LAWS was recently featured on the Toronto District School Board's website:
Students and teachers of the Law in Action within School (LAWS) Program at Central Technical School and Harbord Collegiate Institute are looking forward to a second successful year.
The primary focus of the partnership with the University of Toronto (U of T) Faculty of Law is to help Grade 10 applied and academic students achieve success in their post-secondary pursuits by incorporating law and justice themes into English, Science, History, Math, Civics, and Careers programs.
The first of its kind in Canada, the LAWS program surpassed its initial expectations by providing students with after-school tutoring by Faculty of Law students, job-shadowing of various legal professions, as well as paid summer placements at legal firms.
The result? As U of T LAWS Director Alexis Archbold noted, "Students enrolled in LAWS responded positively to the program. Teachers reported a noticeable improvement in class attendance and participation."
The LAWS job shadowing and summer placement program has been very inspiring to the academic pursuits of participating students. "I learned a lot about myself. I know now that if I really put my mind to something and truly focus, that I can accomplish that job. It gave me a little boost of confidence with whatever I try," said one eager student.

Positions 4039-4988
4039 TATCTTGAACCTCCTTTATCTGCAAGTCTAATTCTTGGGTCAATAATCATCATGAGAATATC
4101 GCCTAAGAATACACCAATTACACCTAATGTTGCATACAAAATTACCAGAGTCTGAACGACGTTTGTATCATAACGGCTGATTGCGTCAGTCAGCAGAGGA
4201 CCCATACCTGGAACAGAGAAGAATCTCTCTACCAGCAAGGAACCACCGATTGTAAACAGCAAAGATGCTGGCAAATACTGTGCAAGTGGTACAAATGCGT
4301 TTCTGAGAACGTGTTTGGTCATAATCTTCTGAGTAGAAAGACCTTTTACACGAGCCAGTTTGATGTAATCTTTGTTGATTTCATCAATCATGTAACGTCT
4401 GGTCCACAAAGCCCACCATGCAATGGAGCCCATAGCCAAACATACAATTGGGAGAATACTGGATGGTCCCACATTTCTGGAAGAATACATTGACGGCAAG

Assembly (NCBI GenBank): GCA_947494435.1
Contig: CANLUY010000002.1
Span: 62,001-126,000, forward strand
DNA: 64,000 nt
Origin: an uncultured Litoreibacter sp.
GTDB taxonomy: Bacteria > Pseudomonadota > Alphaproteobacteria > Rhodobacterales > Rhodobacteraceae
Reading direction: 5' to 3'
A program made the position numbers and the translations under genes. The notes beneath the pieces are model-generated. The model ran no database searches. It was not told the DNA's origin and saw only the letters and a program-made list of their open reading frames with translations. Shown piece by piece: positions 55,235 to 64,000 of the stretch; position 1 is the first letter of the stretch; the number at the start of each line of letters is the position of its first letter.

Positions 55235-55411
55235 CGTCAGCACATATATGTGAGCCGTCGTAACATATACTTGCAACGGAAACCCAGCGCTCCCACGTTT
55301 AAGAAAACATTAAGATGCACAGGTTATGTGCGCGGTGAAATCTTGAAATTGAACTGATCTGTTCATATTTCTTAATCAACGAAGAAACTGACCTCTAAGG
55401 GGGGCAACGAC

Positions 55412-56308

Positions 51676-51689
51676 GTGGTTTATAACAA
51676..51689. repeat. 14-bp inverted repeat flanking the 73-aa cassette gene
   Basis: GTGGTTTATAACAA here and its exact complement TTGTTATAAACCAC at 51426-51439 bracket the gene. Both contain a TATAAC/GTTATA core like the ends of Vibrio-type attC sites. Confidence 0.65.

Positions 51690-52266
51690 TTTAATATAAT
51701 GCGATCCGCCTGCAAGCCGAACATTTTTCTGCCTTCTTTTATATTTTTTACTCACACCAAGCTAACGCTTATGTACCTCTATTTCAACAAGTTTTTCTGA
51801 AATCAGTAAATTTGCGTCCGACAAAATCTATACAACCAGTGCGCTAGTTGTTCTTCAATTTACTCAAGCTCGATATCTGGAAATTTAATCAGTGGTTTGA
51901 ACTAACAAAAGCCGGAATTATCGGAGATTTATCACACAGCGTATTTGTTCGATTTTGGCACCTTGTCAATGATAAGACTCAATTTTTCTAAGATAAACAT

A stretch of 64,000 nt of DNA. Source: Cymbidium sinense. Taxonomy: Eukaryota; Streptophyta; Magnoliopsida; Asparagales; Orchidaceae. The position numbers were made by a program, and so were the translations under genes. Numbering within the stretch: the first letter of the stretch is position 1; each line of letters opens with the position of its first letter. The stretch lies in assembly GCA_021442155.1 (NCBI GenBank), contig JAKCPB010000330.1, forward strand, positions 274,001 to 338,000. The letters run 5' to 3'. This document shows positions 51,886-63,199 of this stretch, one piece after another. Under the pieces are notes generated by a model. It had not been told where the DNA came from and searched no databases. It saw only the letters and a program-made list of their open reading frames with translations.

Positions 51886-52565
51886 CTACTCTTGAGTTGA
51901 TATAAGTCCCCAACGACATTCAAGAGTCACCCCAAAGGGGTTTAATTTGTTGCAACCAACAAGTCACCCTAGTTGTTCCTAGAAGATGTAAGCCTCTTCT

Teachers have started to notice the benefits to their students. "As a teacher, I've never seen a program like it," said Central Tech English teacher Chris Chandler. "As well as reading various works of literature, students are also studying intellectual property and copyright, hate speech and the Charter of Rights, as well as the ethics of reproductive technologies and stem cell research."
And teachers have also been enjoying the added value it brings to their teaching. "Judges coming into classrooms – where else does that happen? As a law teacher, the enrichment in resources is phenomenal," said Central Tech Law teacher Frank Porco.
Students also had the opportunity to attend workshops involving lawyers, actors, professors, and journalists. The Centre for Forensic Science, the Ontario Science Centre, the Ontario Justice System, and Toronto Parks and Recreation were involved in the planning and implementation of a number of subject-related field trips that students have enjoyed. After a field trip to the Old City Hall court house, one grade 10 student reported: "I was so captivated by the trial that I stayed longer than the field trip so I could watch the rest."
This year, one of the highlights of the program’s expansion is an interactive website designed by the Faculty of Law that will feature program information and dates, teaching resources, blogs, as well as student projects.
Finally, the response of parents to the Grade 11 LAWS program has been enthusiastic and positive. Mr. Narro, whose son is enrolled in LAWS said: "It’s a great idea for young people to get an idea of what the real world outside of school life is like. I’m really, really impressed."